Chad should adapt Nigeria’s three-pronged approach and its use of experts from across multiple disciplines. However, rehabilitation programs should be run and managed by civilians, not the military. It is plausible, and could in fact be better, to develop a community-based model to support reintegration. Programs could build community centers to bring ex-fighters, survivors, and community members together. Such a program should have clearly defined objectives and measurement indicators in place and be subject to independent evaluation. It should run transparently while recognizing the real security risks of attacks from Boko Haram. To start, the Chadian government can build on the lessons learned from local initiatives seeking to support reintegration by young Chadians.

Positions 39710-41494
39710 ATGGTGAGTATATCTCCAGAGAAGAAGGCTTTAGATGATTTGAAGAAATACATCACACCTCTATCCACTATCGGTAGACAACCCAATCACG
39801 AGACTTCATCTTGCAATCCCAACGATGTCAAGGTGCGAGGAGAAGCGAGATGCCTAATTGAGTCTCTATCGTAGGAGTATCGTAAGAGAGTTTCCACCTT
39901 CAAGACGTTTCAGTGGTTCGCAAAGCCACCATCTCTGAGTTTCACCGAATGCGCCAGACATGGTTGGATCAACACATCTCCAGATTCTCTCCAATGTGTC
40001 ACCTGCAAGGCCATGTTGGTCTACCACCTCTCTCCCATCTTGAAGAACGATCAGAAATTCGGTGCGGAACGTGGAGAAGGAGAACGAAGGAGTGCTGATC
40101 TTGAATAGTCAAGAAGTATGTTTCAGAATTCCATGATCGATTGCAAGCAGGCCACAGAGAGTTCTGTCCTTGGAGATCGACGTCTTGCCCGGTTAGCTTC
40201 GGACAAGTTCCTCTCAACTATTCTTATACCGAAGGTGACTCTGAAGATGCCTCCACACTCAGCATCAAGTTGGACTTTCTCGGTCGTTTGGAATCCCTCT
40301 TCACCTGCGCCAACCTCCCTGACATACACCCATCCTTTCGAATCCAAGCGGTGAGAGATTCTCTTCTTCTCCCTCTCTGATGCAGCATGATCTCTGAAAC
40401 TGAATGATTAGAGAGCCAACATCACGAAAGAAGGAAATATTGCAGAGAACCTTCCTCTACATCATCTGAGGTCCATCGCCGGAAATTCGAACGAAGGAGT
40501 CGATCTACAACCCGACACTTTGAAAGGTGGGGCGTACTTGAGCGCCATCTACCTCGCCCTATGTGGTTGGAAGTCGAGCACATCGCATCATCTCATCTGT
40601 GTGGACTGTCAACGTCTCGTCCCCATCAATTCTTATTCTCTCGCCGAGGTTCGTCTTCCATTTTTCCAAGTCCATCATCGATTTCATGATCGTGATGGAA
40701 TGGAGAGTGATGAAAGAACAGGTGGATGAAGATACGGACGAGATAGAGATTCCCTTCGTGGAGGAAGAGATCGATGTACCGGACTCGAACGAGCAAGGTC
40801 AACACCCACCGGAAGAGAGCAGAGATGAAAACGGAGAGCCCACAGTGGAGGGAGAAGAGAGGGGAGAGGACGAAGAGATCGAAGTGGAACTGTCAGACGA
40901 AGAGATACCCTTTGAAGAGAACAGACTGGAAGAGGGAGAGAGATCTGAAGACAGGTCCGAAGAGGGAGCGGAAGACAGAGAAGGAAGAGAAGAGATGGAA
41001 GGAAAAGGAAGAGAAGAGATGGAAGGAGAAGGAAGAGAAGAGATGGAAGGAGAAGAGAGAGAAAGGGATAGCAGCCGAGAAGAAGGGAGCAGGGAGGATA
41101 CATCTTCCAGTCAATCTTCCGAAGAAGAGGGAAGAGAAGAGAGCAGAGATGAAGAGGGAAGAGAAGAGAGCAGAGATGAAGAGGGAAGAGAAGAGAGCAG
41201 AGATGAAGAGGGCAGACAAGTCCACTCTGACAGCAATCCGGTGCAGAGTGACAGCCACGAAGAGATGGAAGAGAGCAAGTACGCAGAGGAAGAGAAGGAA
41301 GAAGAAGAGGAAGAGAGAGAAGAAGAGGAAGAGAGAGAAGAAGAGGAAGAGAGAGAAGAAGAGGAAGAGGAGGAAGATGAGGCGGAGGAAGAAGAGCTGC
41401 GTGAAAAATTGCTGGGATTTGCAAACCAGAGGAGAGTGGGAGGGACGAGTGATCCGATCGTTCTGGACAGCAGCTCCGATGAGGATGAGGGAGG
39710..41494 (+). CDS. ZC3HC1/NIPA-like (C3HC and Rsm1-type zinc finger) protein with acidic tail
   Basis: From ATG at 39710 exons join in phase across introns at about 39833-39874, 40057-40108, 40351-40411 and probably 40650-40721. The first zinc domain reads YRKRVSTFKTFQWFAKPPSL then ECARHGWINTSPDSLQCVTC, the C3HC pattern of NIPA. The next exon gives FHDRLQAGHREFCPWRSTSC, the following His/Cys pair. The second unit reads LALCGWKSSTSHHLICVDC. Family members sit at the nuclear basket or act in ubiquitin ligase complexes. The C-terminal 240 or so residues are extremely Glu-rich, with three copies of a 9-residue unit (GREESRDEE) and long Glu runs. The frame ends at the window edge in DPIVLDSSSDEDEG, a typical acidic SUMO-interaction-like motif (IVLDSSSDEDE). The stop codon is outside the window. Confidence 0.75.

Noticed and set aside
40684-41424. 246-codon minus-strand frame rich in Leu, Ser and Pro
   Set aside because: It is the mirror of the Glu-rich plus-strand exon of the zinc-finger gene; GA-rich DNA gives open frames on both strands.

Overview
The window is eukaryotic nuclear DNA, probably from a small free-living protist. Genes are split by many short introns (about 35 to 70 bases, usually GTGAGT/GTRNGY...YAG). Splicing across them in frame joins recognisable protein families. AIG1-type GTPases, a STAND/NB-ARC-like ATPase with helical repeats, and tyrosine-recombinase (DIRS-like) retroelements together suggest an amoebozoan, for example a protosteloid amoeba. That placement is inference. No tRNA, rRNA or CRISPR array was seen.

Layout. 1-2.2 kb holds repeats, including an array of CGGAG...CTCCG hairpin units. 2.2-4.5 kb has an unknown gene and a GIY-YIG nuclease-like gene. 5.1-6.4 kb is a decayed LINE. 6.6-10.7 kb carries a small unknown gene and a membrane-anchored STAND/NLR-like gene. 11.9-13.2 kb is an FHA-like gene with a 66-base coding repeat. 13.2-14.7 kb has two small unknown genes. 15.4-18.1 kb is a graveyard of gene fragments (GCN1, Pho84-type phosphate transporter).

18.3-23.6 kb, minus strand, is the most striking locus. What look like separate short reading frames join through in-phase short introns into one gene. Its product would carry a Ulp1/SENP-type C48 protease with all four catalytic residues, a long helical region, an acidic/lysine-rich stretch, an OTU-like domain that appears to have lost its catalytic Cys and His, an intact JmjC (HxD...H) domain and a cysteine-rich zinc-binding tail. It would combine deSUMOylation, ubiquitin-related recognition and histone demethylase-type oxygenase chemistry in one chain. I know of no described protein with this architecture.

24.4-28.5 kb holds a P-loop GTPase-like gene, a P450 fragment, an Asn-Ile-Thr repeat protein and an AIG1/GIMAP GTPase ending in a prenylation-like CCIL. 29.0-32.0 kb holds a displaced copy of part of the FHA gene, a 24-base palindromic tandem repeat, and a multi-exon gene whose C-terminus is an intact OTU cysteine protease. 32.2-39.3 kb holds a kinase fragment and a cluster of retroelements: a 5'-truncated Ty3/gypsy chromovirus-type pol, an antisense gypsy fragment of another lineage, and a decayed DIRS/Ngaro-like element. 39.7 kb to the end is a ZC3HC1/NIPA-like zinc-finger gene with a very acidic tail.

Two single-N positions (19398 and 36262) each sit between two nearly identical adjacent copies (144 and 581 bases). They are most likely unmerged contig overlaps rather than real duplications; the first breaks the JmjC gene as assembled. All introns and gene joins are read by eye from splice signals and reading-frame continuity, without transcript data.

In addition, the government should support existing local initiatives that show promise in preventing recidivism and address the emotional trauma of former Boko Haram fighters. There are several initiatives run by young residents in western Chad to facilitate defections, heal trauma, and help reintegration of former fighters. A youth-led local radio station, Kadaye (“a traditional canoe” in the Buduma language), encourages defection from Boko Haram and promotes peace and social cohesion through talk shows, dramas, news programmes, testimonials, and storytelling in major local languages — Buduma, Kanembu, French, and the local dialect of Arabic. The station was so effective that Boko Haram felt threatened by it. According to its director Adam Tchari, it was warned and then targeted by the militia in an intercepted attack in 2014. Similarly, Iyal Hille (“Children of the Town” in local Arabic), a theater club, produces plays that discourage young people from joining Boko Haram and encourages generosity towards survivors. The theater performs street dramas in markets, village squares, and similar places and produce short films that are shared through social media. Radio and theater have proven their capacity to play a significant role in healing conflict-scarred societies, such as in Liberia, where journalists and artists contributed to the country’s post-civil war recovery. With the right resources, radio stations like Kadaye and theatre clubs like Iyal Hille have the potential to support healing and community cohesion not just in Chad, but across the Lake Chad region. Kadaye and Iyal Hille were previously funded by the U.S. Agency for International Development, but funding has now been cut.